Micah Parsons didn’t look or sound like a man whose team had just completed a thrilling walk-off overtime win on the road in a hostile environment. The Cowboys had escaped Gillette Stadium with a 35-29 victory, but the rookie linebacker wasn’t particularly happy with his own contributions.
“I’m upset with myself,” Parsons said that afternoon in New England. “I want to play better, make better plays, more impactful plays throughout the game. It just comes with the game. Some days you’re going to be on, some days you’re not. I’m not going to say I had a bad game; there are just some things I want to fix, I can do better at. And I just have to do it.”
Most NFL players use the bye to rest, to recover physically from the wear and tear that the game inflicts. Parsons used the week off to change some of his work habits, to re-dedicate his mind to what still lies ahead for this Dallas team… and to upgrade his wardrobe.
“I was up in New York for a little bit,” Parsons said this week at The Star in Frisco. “Got me some clothes for my walk-in on game day… I had to go get right.”
But the 22-year-old wasn’t content to simply come back to work and hope that a look-good-feel-good-play-good approach would be sufficient in elevating his performance on the field.
“I was telling Coach, ‘Man, thank God for this bye week,” Parsons explained. “I had the whole week to rest my body, get my mind right, and [address] some things that I wanted to fix about my game. You get a chance to self-scout yourself, see how you’re doing your first six weeks and how you want to finish the year.”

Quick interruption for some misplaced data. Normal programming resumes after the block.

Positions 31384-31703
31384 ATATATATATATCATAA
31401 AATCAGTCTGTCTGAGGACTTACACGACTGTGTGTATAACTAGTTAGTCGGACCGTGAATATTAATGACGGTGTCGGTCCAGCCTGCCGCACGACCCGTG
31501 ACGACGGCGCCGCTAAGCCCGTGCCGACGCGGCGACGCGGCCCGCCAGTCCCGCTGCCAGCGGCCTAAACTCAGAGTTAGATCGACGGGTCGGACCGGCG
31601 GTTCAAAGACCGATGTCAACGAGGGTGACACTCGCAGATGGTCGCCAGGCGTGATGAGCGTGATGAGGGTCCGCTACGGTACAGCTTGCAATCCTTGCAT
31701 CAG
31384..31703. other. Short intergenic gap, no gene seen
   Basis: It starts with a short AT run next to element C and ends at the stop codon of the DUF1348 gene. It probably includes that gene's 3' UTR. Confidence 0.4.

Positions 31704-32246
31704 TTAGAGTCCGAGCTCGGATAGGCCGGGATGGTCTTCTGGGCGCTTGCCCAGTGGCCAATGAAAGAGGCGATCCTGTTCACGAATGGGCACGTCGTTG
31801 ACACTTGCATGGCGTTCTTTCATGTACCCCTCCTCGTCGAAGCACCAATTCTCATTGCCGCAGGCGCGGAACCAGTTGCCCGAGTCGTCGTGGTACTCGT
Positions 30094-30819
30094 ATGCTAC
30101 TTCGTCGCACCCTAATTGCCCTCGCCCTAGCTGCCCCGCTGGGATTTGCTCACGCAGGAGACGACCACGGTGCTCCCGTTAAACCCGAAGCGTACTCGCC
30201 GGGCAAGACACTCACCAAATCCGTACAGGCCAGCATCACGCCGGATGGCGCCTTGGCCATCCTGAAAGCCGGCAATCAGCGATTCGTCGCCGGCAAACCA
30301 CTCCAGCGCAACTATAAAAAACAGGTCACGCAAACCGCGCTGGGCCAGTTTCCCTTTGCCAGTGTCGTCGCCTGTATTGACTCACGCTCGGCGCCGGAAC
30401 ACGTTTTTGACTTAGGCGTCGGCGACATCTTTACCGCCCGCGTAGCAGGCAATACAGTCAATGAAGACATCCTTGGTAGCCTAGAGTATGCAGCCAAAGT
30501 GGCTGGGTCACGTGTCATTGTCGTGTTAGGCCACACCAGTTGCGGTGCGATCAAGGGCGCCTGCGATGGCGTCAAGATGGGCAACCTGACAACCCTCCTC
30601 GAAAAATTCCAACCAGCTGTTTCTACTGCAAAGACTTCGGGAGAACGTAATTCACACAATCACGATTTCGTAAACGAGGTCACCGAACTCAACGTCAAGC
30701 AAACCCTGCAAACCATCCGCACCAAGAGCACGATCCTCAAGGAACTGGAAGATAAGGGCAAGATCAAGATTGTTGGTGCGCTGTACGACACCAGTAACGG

It’s hard to imagine Parsons doing more on the field than he already is. He ranks third on the team on total tackles and second in sacks, this despite playing two different positions in his first two games as a pro. It’s not every rookie linebacker who can just start an NFL game at defensive line (for the first time since high school) to cover for injured teammates.
Micah Parsons played defensive end for the first time since high school…
He had 8 pressures (most by a rookie since Nick Bosa in 2019) pic.twitter.com/ZIssNNoDFB
— PFF (@PFF) September 20, 2021
But still, the player who has likened himself to The Terminator felt he needed to make some minor tune-ups to his operating system.
“Just me as a person, just the little things, the details that we talk about, like taking care of your body,” he said. “I saw how better my body felt after coming in, I want to keep it that way. So, starting this week, I was like, ‘Coach, I gotta do something different. I felt like I was going through, like, a slump early. I had to fight my way out of it.’ So I came in the building about an hour earlier than I usually did. You know, doing things like taking advantage of my time more. Instead of just lounging around, playing basketball in locker room, I was actually utilizing my time that I had here rather what I was doing before. It’s just the little things that I want to do to see if it makes a difference in how I play… This is a mental game.”